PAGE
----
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WASHINGTON – CMS issued the final rules for accountable care organizations (ACO) on Thursday and, in so doing, sparked excitement throughout healthcare with what initially appears to be a more achievable set of qualifying parameters. But it will take some time for the healthcare industry to absorb and understand the changes.
George Roman, senior director of health policy at American Medical Group Association (AMGA), spoke with Government Health IT Editor Tom Sullivan Thursday afternoon, following the CMS conference call announcing the new rules.
Stipulating that he'd read just the first 60 pages of the 696-page document, and clear that his answers are based on that, Roman shared his first impressions of the final ACO rules.
Q: What was the biggest surprise in the final rules?
A: The biggest surprise at first blush is the fact that CMS seems to have listened more than it typically does to the commenters and it appears to have made changes of some consequence. That’s a pleasant surprise. Now, I cannot say that applies to everything because I have not read everything yet, but on several matters there are clear improvements. Whether that’s enough to make the program attractive remains to be seen. The devil is in the details.
I can give you some examples. In the proposed framework there was a two-sided model that involved shared savings and shared losses. We and many others commented that this was a methodology that didn’t render the ACO model as very attractive. Why should people engage in risk if they can be guaranteed Medicare payment if they don’t participate? This is still fee-for-service, after all. CMS heeded that and has offered one of the participation tracks to be one-sided where there is just shared savings risk and no downside.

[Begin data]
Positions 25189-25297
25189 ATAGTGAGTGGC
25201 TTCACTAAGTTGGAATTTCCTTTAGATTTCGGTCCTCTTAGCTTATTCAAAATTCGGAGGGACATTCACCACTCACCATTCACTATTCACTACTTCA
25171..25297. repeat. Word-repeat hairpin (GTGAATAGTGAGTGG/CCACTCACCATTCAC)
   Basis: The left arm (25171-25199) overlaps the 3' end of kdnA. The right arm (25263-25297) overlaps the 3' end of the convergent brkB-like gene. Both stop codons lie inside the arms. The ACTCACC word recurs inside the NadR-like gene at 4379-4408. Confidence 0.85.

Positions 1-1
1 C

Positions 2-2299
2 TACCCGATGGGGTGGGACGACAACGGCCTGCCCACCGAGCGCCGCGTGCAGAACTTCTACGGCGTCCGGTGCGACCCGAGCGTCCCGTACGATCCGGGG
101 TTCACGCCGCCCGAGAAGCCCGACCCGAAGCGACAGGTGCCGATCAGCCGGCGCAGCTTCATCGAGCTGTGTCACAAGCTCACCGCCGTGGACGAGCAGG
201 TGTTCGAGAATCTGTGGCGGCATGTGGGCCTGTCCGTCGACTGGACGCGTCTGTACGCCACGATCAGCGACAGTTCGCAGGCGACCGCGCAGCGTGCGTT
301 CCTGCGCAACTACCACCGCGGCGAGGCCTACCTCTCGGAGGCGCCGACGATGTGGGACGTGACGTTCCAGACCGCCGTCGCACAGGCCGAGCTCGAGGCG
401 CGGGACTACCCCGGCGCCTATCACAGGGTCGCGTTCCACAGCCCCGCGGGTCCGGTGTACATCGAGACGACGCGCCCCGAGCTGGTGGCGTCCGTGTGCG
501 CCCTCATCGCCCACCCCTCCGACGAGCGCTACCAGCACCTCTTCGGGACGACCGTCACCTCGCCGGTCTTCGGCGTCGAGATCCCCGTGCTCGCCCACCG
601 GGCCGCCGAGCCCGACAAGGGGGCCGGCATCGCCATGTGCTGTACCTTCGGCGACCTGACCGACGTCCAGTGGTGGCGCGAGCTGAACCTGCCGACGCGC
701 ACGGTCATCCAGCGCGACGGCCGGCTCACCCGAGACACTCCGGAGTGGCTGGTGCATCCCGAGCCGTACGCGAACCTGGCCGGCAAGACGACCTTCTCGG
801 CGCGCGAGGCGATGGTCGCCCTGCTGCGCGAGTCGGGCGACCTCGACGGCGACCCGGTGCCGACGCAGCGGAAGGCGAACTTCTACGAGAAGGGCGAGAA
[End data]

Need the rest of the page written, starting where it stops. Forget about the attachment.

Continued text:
[Reporter's notebook: Biggest surprises within the final ACO regs.]
Another thing I read that I liked was the reduction of the required quality measures from 65 to 33. We commented that 65 is way too much – it’s onerous, it’s burdensome, doesn’t necessarily advance anything and it may not be possible to attain. So it’s a serious disincentive. Now, I don’t know what the new measures are yet, but having said that the fact they reduced the number and the burden is a very favorable sign.
Q: During the comments period, a lot of health experts said there was a chasm between the regs and reality. Has CMS successfully addressed that with the final rules?
A: I hate to be trite, but let me characterize the final rule as a mosaic, and each component is a tile of that mosaic. The full assessment and value of participation is going to have to be taken into account by individual entities evaluating them within their own context. So, even though some of the various tiles have changed for the better, the full picture is what counts. In addition to that, there are various external documents which will play a very significant role in whether or not, methodology aside, this will be attractive. Those come from HHS OIG, IRS, FTC, DOJ, etc. And I believe the documents were almost concomitantly released with this rule.